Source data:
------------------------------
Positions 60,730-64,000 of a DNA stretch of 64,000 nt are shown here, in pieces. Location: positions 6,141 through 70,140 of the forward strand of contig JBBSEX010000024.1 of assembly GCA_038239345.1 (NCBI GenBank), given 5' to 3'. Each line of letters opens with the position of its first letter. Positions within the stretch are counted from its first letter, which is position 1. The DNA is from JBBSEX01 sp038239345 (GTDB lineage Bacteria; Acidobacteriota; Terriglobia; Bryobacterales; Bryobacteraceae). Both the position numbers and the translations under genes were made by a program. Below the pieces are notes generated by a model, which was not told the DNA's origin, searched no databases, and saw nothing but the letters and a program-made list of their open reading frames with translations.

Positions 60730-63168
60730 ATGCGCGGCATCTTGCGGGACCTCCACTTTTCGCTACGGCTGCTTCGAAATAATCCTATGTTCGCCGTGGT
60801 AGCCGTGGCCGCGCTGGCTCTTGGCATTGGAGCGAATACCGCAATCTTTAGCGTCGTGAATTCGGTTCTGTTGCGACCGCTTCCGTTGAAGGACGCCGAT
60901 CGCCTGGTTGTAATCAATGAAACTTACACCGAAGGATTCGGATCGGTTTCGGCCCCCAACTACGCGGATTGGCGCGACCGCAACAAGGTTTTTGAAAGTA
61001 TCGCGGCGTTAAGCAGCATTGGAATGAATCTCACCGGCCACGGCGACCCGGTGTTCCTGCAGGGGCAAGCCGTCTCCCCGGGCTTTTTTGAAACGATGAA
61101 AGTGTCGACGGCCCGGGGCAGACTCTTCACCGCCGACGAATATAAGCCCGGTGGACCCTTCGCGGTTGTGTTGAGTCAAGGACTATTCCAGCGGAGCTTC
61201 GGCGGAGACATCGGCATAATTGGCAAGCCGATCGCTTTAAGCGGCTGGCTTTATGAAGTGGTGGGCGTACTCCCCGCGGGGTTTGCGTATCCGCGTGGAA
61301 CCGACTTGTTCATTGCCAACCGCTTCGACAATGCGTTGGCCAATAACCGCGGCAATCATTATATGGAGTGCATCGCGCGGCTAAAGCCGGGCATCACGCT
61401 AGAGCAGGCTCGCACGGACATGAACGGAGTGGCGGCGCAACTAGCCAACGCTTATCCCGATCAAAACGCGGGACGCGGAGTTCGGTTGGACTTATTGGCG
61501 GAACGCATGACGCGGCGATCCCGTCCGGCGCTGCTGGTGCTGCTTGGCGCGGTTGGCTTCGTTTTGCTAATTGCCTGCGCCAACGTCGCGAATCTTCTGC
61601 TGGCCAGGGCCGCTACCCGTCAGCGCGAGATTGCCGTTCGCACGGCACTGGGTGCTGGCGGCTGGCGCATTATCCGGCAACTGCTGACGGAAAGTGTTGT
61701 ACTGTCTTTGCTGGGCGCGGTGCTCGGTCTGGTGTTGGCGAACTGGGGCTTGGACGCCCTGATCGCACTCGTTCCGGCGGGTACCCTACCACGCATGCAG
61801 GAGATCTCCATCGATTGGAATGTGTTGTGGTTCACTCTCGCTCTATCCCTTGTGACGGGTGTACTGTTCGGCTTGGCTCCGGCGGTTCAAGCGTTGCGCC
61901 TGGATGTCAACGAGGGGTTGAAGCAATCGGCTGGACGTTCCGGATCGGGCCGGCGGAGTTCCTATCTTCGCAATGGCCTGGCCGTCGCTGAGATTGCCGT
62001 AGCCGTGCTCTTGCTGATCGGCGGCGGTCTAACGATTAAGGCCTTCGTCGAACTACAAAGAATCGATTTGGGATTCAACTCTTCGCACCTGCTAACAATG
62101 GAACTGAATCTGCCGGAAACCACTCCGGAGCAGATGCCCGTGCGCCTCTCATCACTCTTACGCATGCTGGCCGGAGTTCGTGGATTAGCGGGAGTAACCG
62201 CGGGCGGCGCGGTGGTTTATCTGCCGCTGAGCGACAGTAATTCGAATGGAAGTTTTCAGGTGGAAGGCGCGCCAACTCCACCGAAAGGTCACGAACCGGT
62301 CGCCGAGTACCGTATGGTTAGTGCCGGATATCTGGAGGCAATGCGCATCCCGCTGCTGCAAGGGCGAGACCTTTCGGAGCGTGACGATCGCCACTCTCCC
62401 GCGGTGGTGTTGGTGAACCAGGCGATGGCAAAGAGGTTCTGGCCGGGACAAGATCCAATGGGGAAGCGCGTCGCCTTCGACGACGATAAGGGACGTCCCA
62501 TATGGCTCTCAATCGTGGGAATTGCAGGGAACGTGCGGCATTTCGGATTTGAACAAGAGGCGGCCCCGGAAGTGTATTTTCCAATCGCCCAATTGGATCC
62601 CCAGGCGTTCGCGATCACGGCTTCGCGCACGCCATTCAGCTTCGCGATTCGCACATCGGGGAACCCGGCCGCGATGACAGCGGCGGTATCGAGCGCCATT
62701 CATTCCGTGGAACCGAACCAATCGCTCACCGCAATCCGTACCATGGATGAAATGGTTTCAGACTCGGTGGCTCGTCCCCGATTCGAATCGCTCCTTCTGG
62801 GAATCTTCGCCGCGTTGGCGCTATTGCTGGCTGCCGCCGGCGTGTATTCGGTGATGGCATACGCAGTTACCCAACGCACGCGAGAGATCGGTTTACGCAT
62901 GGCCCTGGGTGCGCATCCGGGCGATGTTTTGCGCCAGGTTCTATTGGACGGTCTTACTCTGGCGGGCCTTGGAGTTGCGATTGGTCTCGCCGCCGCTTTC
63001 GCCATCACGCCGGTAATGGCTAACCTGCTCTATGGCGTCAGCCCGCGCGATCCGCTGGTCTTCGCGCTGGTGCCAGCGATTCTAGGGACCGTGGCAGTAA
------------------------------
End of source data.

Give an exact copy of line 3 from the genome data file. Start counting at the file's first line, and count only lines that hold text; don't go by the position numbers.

60730 ATGCGCGGCATCTTGCGGGACCTCCACTTTTCGCTACGGCTGCTTCGAAATAATCCTATGTTCGCCGTGGT